As a woman trying to earn her keep in this city, there are problems I encounter that are as unique as coffee made with elephant dung. They are exhausting to contemplate. And could drive anyone to drink. However, I am sometimes forced to consider that they occur because I am a bit on the chubby side. But being a size 12 only means that I have to squeeze a bit more vigorously into skinny jeans. The other issues are simply owing to my gender.
Take for instance push up bras. They give ample support. Provided by an underwire craftily sewn in the rim at the bottom edges of the bra cups. Now these “wires” aren’t really wires. They are strips of metal that always break through the fabric and decide to dig into your flesh when you least expect it. In my case, my first time was at a job interview. A communal one where the interviewers were a collection of intimidating HR people who look at you as though daring you to prove them right in their initial unfavourable assessment of you. The wire was digging into my side. A few inches below where the pit meets side boob. And let me tell you, there is no dignified way to publicly scratch that area. I kept sliding off the seat trying to make gravity do something but alas it didn’t work. It just made me look oddly nervous. Needless to say, I never got the job.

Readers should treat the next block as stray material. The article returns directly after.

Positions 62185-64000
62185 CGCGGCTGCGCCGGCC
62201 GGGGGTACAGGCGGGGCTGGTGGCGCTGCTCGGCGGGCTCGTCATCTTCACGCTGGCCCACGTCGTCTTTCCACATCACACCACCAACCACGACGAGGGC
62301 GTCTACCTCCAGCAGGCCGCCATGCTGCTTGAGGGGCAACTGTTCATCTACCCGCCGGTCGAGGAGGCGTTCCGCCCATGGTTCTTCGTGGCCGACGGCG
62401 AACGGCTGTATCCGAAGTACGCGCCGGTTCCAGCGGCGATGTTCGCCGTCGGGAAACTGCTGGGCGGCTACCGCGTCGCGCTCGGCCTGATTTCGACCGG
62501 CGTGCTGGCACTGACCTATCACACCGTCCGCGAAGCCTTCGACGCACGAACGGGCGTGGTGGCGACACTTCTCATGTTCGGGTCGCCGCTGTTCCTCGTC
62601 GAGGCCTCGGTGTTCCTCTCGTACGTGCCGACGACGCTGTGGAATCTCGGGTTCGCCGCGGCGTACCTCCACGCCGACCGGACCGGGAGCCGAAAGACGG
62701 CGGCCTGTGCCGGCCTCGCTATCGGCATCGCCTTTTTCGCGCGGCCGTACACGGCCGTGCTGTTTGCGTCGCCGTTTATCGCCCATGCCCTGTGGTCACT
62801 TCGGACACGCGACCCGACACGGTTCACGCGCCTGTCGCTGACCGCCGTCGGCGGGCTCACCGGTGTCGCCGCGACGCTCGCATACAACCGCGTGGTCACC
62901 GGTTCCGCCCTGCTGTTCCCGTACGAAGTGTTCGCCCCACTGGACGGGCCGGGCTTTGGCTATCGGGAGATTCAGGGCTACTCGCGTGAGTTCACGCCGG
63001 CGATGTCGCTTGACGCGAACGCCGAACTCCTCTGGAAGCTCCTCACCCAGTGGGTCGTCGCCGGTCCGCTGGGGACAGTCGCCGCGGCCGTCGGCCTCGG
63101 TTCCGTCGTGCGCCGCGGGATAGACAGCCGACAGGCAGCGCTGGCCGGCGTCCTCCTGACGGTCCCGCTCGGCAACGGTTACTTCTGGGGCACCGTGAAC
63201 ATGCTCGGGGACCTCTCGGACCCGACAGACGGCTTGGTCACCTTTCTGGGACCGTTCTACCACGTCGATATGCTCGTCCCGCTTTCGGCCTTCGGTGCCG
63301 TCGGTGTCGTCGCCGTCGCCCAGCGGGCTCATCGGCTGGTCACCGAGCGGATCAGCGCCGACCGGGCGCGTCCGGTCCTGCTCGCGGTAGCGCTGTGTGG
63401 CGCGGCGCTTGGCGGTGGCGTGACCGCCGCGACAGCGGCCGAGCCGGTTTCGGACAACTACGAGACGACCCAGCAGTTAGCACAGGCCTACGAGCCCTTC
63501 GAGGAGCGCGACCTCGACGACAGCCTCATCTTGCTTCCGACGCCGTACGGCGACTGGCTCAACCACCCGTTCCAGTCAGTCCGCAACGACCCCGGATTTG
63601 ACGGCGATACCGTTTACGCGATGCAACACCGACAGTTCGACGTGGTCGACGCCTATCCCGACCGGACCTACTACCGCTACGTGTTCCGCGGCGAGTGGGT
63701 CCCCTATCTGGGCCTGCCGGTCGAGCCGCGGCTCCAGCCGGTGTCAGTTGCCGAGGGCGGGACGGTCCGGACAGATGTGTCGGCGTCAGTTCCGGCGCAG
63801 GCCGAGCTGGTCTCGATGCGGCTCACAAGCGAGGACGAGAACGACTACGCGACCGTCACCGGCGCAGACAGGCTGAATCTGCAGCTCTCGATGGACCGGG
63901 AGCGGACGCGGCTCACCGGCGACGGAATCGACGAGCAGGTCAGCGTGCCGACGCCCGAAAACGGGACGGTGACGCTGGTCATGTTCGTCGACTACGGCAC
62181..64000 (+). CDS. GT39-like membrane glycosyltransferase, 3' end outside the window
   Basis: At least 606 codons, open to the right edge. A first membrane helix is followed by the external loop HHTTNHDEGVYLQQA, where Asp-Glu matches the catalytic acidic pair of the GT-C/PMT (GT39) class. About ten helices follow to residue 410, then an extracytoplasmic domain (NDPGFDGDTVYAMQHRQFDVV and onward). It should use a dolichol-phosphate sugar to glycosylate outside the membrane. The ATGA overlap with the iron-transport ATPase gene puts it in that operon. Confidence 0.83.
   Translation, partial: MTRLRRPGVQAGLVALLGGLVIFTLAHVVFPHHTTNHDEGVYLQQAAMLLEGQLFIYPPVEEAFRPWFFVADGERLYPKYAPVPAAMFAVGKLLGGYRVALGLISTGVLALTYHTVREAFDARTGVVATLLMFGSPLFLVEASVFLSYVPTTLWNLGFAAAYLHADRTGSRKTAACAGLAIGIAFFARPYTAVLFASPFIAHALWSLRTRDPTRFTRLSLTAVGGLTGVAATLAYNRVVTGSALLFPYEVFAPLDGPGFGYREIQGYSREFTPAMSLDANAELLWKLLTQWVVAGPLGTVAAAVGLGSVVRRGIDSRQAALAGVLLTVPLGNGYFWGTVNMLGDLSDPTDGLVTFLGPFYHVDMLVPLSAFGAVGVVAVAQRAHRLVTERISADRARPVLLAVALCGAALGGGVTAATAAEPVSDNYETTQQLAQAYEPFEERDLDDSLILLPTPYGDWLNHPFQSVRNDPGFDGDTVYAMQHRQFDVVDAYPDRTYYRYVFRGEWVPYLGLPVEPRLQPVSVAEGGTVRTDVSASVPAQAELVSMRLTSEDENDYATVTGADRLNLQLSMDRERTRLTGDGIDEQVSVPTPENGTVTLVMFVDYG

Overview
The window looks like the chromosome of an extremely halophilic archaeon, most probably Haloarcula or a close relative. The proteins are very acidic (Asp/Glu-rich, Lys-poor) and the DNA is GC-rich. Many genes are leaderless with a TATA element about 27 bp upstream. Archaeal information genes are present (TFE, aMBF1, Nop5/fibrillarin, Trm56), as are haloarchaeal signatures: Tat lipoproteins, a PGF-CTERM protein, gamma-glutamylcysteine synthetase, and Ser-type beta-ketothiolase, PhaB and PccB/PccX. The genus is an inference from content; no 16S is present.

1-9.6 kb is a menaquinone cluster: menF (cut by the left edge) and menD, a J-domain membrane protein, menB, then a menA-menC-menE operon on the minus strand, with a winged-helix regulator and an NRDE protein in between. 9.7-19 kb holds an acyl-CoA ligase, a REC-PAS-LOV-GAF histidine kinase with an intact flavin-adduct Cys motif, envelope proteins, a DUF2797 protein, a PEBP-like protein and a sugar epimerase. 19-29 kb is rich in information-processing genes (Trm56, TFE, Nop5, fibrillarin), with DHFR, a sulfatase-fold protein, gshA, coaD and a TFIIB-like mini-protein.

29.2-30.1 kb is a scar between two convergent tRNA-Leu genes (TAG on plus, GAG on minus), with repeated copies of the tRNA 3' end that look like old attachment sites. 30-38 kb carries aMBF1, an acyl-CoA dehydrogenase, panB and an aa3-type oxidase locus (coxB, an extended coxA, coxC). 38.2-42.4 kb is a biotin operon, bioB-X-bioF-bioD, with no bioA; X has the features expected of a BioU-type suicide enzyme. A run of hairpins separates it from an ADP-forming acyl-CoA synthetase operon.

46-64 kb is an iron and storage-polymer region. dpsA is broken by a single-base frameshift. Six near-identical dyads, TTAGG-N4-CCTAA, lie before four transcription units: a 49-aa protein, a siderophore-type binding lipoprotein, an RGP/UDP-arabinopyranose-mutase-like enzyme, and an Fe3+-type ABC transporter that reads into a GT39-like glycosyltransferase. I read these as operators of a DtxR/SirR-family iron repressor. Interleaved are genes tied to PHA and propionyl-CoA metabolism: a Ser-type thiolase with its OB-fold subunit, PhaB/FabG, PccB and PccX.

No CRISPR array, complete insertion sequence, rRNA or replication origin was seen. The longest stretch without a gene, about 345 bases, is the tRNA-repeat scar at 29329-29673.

But that’s not the only thing. I am heckled endlessly at the stage I board my bus to work. They even know where I alight so they call me “dame wa Kilimani”. It’s annoying. And sometimes when I am dressed to the nines they call me names that would be unsuitable for publication. It doesn’t even end there. When I am wearing headphones, they keep calling me “Deejay Kilimani”. One even went as far as grabbing my arm and insisting that I play him a tune. I tugged my arm- to no avail because those fellows live on some kind of supernatural miraa and spiked ugali. So I walked while he still held my hand, boarded the bus and banged the door against his forearm. Thankfully, onlookers weren’t their usual jaded selves. They heckled him right back and one woman even pelted him with her bag. Hopefully he learnt his lesson.